Daredevil buddies push each other to increasingly dangerous stunts (1:30). PG-13: Don’t try this at home. Area theaters.
Even the most responsible adults often wish they could spend every moment doing whatever they want. The goofball daredevils of Nitro Circus have actually achieved that elusive goal, and what they want is this: to behave like 10-year-old boys blessed with unlimited wealth.
Their self-made, 3D action flick allows us to tag along as they fly around the country doing stunts no mother would ever allow. And when American law proves similarly restrictive, they head for Panama, to jump between skyscrapers or speed a motorcycle across a hotel pool into the ocean.
Even if you appreciate the sight of grown men acting like idiots, the film’s repetitive pacing and self-congratulatory air start to feel exhausting. It’s a relief not to be pummeled with the gross-out extremes of the similar “Jackass” crew, but this band of adrenaline addicts desperately needs a puckish ringleader like Johnny Knoxville.
If you’re going to keep throwing your life on the line, you’ve got to give us a reason to care.
MEET THE FOKKENS — 3 stars
Daredevil Jolene Van Vugt in ‘Nitro Circus: The Movie’
Biography of elderly prostitutes in Amsterdam (1:20). Not rated: Sexuality, graphic nudity. At Film Forum. In Dutch with subtitles.
Credit Rob Schroder and Gabrielle Provaa for finding the Fokkens. And even for providing a thoroughly engaging introduction. But what we really want is to get to know them. Instead, the film too-aptly reflects life in their line of work: brief interludes rather than intimate soul-baring.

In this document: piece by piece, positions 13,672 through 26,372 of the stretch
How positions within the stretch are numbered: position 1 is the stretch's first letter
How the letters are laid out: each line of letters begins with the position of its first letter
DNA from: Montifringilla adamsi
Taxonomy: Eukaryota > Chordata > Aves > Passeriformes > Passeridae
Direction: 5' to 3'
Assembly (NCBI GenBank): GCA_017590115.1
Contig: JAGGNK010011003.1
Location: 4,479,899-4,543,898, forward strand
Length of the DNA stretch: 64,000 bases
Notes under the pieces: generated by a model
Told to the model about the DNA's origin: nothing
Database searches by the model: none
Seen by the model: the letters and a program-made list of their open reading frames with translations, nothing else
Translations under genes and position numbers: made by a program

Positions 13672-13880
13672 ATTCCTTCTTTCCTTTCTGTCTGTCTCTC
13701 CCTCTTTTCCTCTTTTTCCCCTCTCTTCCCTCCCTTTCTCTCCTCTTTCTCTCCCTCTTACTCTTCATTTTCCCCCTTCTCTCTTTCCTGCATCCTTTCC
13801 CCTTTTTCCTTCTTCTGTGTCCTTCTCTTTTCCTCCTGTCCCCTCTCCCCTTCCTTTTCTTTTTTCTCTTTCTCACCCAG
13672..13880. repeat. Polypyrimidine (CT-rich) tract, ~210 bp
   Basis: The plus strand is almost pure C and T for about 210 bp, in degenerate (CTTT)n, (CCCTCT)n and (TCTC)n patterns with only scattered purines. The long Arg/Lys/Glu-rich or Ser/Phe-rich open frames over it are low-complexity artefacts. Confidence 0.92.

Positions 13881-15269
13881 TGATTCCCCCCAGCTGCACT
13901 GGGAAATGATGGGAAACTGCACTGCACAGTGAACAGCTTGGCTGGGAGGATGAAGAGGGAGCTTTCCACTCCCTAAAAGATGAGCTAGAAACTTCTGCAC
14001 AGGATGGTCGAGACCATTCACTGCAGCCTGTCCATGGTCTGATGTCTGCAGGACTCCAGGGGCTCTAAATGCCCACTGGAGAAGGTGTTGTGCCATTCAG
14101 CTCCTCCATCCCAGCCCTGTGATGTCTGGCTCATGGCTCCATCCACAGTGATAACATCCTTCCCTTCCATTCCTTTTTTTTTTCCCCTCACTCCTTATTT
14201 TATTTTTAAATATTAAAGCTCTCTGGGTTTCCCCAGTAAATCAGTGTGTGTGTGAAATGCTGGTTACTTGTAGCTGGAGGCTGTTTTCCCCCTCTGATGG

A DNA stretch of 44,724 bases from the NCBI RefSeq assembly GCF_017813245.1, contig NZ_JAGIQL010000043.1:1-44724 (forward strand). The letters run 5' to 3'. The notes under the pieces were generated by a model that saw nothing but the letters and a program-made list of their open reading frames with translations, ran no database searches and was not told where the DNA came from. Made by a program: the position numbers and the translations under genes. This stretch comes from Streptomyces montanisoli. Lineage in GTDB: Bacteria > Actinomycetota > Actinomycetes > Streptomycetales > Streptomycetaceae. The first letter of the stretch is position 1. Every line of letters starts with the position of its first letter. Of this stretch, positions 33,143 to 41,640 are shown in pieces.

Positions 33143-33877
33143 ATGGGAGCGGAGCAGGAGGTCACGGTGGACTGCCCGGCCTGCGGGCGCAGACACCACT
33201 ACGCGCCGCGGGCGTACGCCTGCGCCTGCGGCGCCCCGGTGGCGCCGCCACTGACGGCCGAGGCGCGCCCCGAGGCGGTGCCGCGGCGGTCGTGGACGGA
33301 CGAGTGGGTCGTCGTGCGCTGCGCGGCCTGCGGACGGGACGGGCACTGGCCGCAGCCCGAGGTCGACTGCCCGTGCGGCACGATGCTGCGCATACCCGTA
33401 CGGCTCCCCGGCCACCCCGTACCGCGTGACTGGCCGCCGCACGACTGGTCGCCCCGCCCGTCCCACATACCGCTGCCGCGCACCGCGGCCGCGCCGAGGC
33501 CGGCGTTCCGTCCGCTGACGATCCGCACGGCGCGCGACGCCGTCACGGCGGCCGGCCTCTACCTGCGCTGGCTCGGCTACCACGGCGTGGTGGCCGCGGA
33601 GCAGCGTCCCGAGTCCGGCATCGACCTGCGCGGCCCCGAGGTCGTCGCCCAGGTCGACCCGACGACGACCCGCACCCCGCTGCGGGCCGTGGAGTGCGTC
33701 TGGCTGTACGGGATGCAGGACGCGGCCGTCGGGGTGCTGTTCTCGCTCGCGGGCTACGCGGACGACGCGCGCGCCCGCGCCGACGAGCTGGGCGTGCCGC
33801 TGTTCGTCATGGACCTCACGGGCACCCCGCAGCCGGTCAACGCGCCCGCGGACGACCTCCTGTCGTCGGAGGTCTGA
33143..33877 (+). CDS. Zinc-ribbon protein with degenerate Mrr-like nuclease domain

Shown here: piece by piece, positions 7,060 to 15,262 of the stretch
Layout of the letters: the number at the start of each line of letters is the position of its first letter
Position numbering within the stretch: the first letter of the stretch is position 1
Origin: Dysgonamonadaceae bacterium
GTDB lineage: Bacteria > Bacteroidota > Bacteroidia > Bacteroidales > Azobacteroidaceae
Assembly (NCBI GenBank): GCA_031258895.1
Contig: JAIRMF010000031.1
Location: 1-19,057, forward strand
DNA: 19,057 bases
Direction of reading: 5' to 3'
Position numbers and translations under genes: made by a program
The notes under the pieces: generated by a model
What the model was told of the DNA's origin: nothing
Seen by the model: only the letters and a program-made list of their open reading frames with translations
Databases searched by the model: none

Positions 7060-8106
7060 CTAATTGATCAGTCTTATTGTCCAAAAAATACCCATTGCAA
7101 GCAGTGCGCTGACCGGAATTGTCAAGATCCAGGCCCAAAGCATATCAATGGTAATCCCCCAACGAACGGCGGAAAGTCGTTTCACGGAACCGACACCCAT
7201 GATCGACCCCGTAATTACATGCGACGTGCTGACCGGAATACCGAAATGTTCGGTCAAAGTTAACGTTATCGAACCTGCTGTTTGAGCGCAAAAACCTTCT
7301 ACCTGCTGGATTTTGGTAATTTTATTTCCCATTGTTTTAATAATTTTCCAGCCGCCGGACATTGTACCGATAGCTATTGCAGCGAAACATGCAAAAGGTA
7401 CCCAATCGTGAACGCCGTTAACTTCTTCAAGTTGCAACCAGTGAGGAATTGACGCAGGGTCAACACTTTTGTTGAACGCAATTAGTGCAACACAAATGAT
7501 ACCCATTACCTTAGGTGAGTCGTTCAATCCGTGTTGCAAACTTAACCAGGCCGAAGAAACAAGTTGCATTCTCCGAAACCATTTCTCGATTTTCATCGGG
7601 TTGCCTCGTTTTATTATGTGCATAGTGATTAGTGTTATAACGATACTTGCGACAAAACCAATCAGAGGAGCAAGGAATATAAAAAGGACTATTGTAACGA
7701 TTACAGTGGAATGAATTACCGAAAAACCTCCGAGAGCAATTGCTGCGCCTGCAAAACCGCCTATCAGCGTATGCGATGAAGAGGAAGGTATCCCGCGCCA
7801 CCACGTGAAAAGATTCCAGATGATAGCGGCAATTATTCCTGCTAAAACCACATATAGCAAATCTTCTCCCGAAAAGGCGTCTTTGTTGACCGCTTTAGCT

That’s a shame, since there can’t be that many 70-year-old identical twin prostitutes with a 50-year history in the business.
Actually, Louise has recently retired due to arthritis (“I couldn’t get one leg over the other”). But Martine is still going strong, donning her sexiest red dress to entice customers walking through Amsterdam’s red light district.
The filmmakers follow the sisters around town, creating a delightful portrait of good-natured extroverts. But Schroder and Provaa don’t dig much deeper, which is especially frustrating given their rich subject matter.
One of the sisters wears a Jewish star; the other meets regularly with evangelists. One was pushed into prostitution; how did the other get there? And surely it’s worth asking what their childhood was like.
There is brief talk of violence and cruelty, but it’s quickly brushed aside. Both the sisters and their chroniclers would rather emphasize the positive: their friends, their hobbies, their bond with each other. It’s understandable that the Fokkens prefer to focus on the future, but one suspects that their inimitable strength has its roots in the past.
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